Canada to face consequences when China-US ties improve in the future
Canadian exporters needn’t over-interpret move
Published: Jun 22, 2020 08:33 PM

Huawei Chief Financial Officer Meng Wanzhou.Photo:VCG

Tighter rules and stepped-up scrutiny of food imports are steps China is taking to curb a resurgence of COVID-19, rather than an excuse to target any specific country for a political reason as some Canadian exporters have claimed, Chinese experts said, urging exporters to respect the nation's rules if they want to make profits in China.

These exporters' claims also reflect strains in the China-Canada relationship due to Canada's role in the arrest of Huawei Chief Financial Officer Meng Wanzhou, which ought to be resolved quickly to avoid further damaging bilateral trade ties, experts said.

According to CBC News, Canadian lobster exporters to China have run into a "border roadblock," as Chinese importers have started demanding a signed declaration that Canadian live and processed lobster is free of COVID-19.

The report, citing a local lobster trader, described the new declaration as "a bold thing that Canadian exporters should push back." The trader in the report declined to sign the declaration, as it makes "Canadian companies liable in the Chinese court system if there is a problem."

A manager with a major seafood import company in China told the Global Times on Monday that the requirement came from the Chinese customs.

"The required declaration applies to all seafood imports from all countries, with no differentiations," the manager, who do not want to be named, said.

The new procedures come after an outbreak of coronavirus infections linked to a Beijing whole food market last week. China is stepping up inspections of fresh and frozen meat and seafood, imported products in particular, after the new outbreak.

The rule also aims to emphasize the import traceability of all quarantine inspection products, which could encourage the public to have confidence in seafood consumption, the manager said. 

"For all products placed on our online stores, we will attach the foreign inspection and quarantine certificate," said the manager.

A major Chinese salmon importer told the Global Times on Monday that all of its suppliers are cooperative and willing to sign the declaration as they "want to do business with China."

The company said, compared with Canada, it prefers to do business with countries like Chile, which has a mature, industrialized industry chain and is also cooperative with and respectful of Chinese regulations.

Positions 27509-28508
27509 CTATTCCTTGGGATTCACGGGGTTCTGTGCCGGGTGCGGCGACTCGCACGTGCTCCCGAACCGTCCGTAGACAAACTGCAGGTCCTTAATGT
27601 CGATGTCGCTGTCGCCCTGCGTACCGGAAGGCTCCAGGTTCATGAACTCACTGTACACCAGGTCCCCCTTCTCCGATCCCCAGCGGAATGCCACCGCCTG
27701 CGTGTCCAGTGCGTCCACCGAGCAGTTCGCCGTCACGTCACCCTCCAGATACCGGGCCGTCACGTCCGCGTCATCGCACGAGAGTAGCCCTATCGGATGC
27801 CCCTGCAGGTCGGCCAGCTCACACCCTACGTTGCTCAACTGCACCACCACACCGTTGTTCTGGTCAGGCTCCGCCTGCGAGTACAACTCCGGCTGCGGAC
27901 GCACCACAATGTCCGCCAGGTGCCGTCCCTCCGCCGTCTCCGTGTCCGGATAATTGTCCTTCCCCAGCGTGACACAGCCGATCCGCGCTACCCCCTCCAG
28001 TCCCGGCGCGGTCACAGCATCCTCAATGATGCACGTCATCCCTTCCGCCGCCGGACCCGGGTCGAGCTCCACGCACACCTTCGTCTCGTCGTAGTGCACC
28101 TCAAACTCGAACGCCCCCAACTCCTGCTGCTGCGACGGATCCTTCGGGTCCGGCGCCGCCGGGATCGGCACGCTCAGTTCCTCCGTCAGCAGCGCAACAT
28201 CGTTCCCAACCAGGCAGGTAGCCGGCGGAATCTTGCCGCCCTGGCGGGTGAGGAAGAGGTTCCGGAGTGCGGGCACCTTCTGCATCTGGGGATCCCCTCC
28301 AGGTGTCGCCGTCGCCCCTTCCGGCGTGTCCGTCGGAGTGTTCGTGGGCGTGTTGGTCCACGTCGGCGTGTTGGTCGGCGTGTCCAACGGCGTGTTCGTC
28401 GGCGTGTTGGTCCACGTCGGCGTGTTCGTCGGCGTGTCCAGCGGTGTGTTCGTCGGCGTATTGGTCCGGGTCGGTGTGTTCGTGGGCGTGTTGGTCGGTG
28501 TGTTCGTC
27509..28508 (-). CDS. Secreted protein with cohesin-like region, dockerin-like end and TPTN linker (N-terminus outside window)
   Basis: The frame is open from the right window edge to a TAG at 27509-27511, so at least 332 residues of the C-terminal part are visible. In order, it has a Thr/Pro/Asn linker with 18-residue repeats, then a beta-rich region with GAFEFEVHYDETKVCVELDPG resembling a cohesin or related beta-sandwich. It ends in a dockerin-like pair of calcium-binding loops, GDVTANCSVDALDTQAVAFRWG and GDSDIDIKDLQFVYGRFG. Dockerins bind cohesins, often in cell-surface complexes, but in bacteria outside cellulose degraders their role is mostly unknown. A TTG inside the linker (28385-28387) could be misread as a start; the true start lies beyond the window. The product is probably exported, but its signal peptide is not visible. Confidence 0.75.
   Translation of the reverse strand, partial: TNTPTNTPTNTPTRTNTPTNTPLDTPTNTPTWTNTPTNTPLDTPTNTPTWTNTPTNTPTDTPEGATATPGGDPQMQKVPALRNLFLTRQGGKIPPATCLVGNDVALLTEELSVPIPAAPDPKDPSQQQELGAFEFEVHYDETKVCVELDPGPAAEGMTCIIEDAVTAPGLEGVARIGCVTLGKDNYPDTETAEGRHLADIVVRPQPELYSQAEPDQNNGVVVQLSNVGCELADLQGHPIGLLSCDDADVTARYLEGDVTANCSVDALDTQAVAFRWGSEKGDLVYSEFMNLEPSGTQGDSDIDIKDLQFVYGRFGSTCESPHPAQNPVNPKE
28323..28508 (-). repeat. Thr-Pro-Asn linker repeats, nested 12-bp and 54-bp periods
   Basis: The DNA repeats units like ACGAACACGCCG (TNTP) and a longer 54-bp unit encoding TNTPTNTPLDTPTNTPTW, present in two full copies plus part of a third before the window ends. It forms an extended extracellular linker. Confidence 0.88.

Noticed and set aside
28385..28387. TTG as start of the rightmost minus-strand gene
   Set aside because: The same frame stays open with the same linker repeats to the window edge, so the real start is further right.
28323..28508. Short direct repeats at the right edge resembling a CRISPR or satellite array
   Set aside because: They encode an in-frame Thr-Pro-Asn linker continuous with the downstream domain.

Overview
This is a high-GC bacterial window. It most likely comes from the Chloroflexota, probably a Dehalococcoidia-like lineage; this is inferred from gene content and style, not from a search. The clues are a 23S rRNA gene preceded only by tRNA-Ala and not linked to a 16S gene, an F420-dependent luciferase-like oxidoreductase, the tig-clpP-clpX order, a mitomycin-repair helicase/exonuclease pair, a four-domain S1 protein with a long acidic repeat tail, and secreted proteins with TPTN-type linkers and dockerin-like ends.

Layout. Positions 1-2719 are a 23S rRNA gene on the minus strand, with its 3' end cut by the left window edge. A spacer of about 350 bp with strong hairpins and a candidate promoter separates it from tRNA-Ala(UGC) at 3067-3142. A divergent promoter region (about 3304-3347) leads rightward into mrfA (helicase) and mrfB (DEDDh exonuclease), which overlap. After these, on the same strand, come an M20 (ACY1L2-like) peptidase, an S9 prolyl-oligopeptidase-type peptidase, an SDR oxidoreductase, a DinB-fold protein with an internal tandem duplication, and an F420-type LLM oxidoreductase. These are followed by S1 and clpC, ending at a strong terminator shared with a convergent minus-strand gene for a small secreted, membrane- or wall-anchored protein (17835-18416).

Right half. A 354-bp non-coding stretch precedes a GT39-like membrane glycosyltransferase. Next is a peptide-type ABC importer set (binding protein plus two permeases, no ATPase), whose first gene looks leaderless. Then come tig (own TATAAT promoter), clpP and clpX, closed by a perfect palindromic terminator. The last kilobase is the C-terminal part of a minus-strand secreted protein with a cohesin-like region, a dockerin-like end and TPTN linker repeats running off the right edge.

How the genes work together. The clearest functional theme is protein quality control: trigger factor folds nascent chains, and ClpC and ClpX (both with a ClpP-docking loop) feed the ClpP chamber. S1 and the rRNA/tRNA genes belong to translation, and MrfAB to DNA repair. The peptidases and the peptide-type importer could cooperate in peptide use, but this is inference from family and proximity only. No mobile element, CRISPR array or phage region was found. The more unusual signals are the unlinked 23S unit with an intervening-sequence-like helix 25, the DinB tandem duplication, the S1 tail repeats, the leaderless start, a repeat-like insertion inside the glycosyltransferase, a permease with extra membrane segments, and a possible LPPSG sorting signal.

The Canadian Food Inspection Agency said it is communicating with China's customs to "provide the requested assurances with respect to Canadian exports," according to the CBC News report.

It's Canada's choice to export to China, and Canada needs to abide by Chinese regulations, which may be adjusted when necessary in accordance with the Covid-19 situation, Bai Ming, a research fellow at the Chinese Academy of International Trade and Economic Cooperation, told the Global Times on Monday.

"Since the Canadian exporters are so confident about their management, why don't they have the courage to sign the declaration", Bai asked, noting that Canada ought to understand that "China has such a regulation only because there is a risk of the virus spreading." 

Moreover, tougher inspection in China may not be the major reason for a declining share of Canadian lobsters. According to the Canadian Lobster Commission, the country exported 4,323 tons of lobsters to China in January; while in March, the amount fell to 473 tons.

Last month, a Canadian court defied public expectations and ruled to keep Meng in custody, a move which shows that Canada has surrendered its self-proclaimed judicial and diplomatic independence to the US and seriously battered the China-Canada ties.

Experts warned that the Canadian side should be fully aware that its attitude in Meng's case is the only roadblock between the two countries. If the Canadian side does not remove it, a disruption in the lobster trade might be just the tip of the iceberg in bilateral trade, as fraught ties have already undermined confidence in business communities on both sides.

The US and Canada abused their bilateral extradition treaty and arbitrarily took compulsory measures against a Chinese citizen without cause, Zhao Lijian, spokesperson of the Chinese Foreign Ministry, said earlier.

"The Canadian side should immediately correct its mistake, release Meng and ensure her safe return to China at an early date, so as to avoid any continuous harm to China-Canada relations," said Zhao.

"Canada could have been a beneficiary of the China-US trade war, given its complementary economic structure, but it chose to blindly follow the steps of the Trump administration. Canada will definitely face a harsh consequence from Beijing when China-US ties improve in the future," Mei Xinyu, a research fellow at Ministry of Commerce's Chinese Academy of International Trade and Economic Cooperation, told the Global Times.